Janet spent fifteen years as a corporate lawyer in New York, she even got to do a little writing on the side (she co-authored The Executive Compensation Answer Book, which was published by Panel Publishers back in 1991). But when her first and second children were born, she decided to change her lifestyle. She and her husband transformed their lives in 1997, moving to Los Angeles and changing careers. Janet became a grantwriter (and will tell anyone who will listen that the grants she’s written have resulted in more than $20 million for the amazing non-profits she is proud to represent) and took up writing fiction.
There was never any question about the topic of the fiction: Janet has harbored a passion for the Tudor Kings and Queens since her parents let her stay up late to watch the televised Masterpiece Theatre series (both The Six Wives of Henry VIII and Elizabeth R) when she was *cough* eight years old. One of the highlights of Janet’s youth was being allowed to visit the Pierpont Morgan Library on a day when it was closed to the public and examine (though not touch!) books from Queen Elizabeth’s personal library and actual letters that the young Princess Elizabeth (technically Lady Elizabeth…) had written.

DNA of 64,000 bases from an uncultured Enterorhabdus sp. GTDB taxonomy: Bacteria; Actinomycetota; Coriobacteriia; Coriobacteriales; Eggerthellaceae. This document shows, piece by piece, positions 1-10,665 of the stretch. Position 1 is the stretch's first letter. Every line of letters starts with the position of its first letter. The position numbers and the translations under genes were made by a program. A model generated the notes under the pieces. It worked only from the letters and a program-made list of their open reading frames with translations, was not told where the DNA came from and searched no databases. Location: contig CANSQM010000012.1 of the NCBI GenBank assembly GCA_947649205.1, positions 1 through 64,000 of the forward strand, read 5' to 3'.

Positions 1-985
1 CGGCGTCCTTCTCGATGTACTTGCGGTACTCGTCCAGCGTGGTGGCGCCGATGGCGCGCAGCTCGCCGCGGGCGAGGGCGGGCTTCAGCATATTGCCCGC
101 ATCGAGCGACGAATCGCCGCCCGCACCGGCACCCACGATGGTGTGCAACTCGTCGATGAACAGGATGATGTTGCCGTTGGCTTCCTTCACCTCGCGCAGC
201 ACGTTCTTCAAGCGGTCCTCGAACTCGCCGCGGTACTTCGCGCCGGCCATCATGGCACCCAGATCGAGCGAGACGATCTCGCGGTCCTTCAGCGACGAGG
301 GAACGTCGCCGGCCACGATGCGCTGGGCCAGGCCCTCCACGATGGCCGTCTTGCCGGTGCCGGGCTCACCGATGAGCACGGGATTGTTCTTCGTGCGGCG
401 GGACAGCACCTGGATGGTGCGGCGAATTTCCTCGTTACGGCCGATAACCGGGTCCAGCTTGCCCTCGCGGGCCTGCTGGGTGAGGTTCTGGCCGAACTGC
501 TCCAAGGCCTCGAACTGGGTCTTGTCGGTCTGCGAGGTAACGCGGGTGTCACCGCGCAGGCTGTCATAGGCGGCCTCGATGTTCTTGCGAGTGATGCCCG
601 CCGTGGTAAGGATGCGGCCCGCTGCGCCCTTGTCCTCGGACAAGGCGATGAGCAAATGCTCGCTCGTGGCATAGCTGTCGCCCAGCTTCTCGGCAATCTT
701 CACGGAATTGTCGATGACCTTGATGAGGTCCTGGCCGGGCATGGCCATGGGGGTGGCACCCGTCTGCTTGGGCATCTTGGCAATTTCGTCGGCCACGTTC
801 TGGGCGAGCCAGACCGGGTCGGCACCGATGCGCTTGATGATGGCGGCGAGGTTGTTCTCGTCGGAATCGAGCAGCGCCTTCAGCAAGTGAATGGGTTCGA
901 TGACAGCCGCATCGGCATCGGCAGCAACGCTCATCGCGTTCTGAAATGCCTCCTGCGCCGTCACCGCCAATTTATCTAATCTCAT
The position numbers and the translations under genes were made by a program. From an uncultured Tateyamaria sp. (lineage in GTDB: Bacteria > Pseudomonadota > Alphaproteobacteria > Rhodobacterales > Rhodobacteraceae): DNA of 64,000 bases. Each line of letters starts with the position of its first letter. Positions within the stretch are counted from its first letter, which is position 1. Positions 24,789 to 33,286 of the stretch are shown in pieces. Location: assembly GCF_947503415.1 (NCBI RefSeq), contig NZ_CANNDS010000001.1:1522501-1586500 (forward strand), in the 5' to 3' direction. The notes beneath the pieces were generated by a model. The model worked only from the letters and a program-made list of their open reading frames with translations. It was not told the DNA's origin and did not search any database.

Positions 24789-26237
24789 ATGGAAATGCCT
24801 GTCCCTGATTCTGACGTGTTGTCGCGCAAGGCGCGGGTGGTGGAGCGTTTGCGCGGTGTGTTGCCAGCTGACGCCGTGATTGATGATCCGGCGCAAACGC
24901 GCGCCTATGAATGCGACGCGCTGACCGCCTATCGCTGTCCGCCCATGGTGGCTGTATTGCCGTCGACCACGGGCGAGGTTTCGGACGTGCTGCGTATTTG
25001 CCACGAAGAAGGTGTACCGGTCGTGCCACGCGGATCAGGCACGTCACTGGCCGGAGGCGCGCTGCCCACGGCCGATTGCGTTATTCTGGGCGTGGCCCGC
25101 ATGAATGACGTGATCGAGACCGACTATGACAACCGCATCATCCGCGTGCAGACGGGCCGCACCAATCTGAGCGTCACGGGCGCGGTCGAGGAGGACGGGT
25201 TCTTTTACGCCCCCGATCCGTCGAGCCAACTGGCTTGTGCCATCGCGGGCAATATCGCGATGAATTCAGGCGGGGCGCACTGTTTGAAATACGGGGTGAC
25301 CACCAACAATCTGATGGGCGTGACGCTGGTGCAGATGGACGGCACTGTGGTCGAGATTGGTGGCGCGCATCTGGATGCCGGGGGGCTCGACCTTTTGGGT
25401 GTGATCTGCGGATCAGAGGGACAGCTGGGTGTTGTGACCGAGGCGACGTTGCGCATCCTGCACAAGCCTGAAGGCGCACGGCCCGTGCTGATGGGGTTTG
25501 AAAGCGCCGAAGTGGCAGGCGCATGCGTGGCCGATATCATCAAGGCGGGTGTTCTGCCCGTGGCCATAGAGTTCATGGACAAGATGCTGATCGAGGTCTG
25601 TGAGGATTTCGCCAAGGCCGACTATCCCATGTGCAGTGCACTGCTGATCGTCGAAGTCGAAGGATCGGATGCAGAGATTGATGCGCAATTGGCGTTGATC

Janet is thrilled to have released the first two books in The Seymour Saga trilogy. Jane the Quene, which tells the story of Jane Seymour’s marriage to Henry VIII, was published in 2016; and The Path to Somerset, which chronicles Edward Seymour’s rise after Jane’s death to become Lord Protector of England and Duke of Somerset (taking us right through Henry’s crazy years) was just released this year. They will be joined in 2020 by The Boy King, which will cover the reign of Jane’s son, Edward VI, and the string of betrayals he suffered.